Our city even has a forested state park

Eastport may be a city, but much of it is still forest.

Shackford Head, between Broad Cove and Deep Cove, has one of those. And it’s a state park. Mercifully, it even escaped becoming an oil refinery in the 1970s and ’80s, thanks to some dedicated citizen action.

This is all that remains of five Civil War ships that were burned between 1901 and 1920 at Cony Beach at today’s Shackford Head State Park. The vessels were brought close to shore and set aflame to release metal for scavengers to collect at low tide. This is Cony Beach with Shackford Head beyond.

I should note that the Shackford family, so prominent in the settling of Eastport, had roots in Dover, New Hampshire, before spreading into Newburyport, Massachusetts, and then shooting up here. It seems that our house was built in the 1830s by one of them.

Apart from that, the 90-acre state park allows for some delightful hiking and vistas without having to drive miles from home. You know,  needed a quick fix of more nature.

The shoreline can be quite rugged but have a pocket beach below.
Deep Cove flanks one side of the park.
Sometimes a trail takes to a plank walk over muddy stretches.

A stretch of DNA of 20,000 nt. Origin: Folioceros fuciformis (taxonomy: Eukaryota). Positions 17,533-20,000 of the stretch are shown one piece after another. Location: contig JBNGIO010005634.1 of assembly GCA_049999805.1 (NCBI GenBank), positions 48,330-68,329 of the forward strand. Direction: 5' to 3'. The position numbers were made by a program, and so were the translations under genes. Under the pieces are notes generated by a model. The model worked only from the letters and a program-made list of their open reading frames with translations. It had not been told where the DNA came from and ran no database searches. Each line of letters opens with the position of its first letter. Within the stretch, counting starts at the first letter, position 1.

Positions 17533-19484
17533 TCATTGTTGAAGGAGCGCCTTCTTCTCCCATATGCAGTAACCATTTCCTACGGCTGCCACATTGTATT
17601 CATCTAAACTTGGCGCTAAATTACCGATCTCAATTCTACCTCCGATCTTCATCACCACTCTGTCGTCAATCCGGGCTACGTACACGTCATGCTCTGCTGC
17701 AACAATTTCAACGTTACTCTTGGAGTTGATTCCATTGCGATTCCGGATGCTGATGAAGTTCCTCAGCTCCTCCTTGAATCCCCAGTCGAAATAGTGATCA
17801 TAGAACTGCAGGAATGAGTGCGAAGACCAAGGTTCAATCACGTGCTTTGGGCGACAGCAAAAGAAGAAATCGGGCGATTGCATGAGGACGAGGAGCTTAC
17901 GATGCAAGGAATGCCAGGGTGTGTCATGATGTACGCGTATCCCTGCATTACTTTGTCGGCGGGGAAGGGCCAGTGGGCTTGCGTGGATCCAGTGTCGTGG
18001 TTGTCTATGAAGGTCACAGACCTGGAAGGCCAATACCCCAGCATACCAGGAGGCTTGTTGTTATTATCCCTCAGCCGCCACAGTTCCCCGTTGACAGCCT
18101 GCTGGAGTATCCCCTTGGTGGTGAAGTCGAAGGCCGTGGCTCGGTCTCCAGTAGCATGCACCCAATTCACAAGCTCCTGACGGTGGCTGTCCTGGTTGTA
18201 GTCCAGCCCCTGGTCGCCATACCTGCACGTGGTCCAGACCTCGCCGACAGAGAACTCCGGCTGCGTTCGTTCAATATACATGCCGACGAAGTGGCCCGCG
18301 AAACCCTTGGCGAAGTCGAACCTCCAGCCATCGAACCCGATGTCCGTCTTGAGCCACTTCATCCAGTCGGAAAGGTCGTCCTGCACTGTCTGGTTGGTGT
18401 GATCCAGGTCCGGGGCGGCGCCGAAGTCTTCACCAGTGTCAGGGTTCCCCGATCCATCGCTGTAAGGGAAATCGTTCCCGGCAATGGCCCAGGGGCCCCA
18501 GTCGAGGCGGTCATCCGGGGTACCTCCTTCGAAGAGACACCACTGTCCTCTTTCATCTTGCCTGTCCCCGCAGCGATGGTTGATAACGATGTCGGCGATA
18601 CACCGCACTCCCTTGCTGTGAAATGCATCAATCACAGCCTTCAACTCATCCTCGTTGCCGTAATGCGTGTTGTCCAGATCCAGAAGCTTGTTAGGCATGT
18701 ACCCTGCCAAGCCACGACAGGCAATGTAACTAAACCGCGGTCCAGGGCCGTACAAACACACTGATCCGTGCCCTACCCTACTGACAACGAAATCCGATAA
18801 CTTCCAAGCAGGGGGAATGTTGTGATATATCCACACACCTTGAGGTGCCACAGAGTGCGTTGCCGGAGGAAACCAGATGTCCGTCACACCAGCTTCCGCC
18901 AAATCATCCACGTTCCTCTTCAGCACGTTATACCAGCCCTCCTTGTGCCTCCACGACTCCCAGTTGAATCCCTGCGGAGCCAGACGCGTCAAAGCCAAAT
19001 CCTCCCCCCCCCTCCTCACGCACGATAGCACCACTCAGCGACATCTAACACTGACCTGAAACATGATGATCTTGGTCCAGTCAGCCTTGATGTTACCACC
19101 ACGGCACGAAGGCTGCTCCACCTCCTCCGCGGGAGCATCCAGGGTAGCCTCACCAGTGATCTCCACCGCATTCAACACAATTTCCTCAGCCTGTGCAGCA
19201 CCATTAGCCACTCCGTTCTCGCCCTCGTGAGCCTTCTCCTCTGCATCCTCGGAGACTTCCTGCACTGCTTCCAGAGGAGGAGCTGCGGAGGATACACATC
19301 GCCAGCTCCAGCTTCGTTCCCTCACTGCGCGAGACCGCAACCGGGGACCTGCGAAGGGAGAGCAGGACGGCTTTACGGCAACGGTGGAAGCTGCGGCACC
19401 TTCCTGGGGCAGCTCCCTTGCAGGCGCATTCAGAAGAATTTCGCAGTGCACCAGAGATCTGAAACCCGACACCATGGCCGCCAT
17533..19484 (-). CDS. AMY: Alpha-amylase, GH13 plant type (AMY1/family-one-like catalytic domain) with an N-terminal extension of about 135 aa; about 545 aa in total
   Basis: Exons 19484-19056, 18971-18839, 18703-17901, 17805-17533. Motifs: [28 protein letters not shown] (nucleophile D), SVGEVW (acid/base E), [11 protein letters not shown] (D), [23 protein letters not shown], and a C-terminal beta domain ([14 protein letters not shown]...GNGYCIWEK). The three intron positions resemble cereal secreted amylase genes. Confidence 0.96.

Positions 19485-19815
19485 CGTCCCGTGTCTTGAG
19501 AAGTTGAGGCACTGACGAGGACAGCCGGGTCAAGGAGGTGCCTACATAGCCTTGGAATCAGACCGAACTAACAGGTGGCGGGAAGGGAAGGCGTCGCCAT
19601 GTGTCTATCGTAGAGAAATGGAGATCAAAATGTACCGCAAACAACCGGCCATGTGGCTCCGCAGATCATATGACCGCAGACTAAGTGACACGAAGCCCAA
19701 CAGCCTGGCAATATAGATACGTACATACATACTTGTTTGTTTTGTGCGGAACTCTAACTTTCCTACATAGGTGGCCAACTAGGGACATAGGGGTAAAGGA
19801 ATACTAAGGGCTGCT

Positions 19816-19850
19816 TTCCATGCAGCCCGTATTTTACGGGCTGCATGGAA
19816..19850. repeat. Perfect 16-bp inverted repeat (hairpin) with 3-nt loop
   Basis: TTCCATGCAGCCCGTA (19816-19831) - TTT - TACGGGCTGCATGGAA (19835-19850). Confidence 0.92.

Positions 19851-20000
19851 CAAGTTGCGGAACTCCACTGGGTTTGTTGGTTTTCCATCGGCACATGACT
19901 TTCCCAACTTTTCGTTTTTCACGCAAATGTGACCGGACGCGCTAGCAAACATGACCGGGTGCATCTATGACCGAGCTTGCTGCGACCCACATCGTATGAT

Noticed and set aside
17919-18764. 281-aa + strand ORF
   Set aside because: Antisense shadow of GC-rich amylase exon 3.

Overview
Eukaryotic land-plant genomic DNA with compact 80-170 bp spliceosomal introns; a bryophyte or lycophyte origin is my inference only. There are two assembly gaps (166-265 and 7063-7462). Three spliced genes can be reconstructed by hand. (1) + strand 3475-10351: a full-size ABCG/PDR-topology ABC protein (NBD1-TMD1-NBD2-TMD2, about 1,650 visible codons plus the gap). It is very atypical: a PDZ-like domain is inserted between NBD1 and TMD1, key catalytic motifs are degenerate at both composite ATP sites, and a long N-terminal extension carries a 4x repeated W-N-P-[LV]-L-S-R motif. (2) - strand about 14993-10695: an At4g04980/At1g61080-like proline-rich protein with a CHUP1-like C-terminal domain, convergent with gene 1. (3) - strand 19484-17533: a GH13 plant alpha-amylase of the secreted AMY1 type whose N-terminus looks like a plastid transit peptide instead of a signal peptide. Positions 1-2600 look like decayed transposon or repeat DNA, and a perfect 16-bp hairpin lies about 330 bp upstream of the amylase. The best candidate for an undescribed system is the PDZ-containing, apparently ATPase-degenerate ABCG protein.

Memorable hikes in my life

One of the blessings and saving graces of my youth was being a member of a rogue Boy Scout troop that included a big hike one weekend of each month and primitive camping on another. The two together introduced me to many essentials of the natural world and real life.

One consequence is that hiking has been a big delight in my life ever since, despite a 20-year gap at one point and the reality that my days of being able to hike a 25-mile stretch are long gone.

Here are a few memories I treasure.

  1. My first backpacking experience, from Clifton above Yellow Springs to Belmont in Dayton, Ohio. You couldn’t do that now, not with all the suburban sprawl and the ban on trekking along railroad lines post-9/11.
  2. The week we spent on the Appalachian Trail, ending at Roan High Knob in North Carolina/Tennessee when the rhododendron were in blossom. I had never seen them before. I was 12, with a 60-pound backpack. Funny, though, I haven’t backpacked since.
  3. A brace of Scouting trails we hiked in neighboring Indiana, Illinois, and Kentucky, earning a medal and sometimes a new scarf as a result. These included the Daniel Boone country around Lexington, the Lincoln country, even getting hopelessly lost in Brown County because some crucial trail markers had been shot up beyond recognition. Later, when I lived nearby, I realized the big lake now sat atop a road that had been paved with crushed geodes. Now that I’m thinking of it, in my return to the scene, I had a fine late-winter stroll through the same woods.
  4. Mount Washington, New Hampshire, ’74, introducing me to the amazing flowers of alpine terrain.
  5. Mount Rainier, Washington, multiple times from ’76-‘80. Though I never attempted the summit, I did make it up the permanent snowfields to Camp Muir twice. And the alpine terrain continued to dazzle me.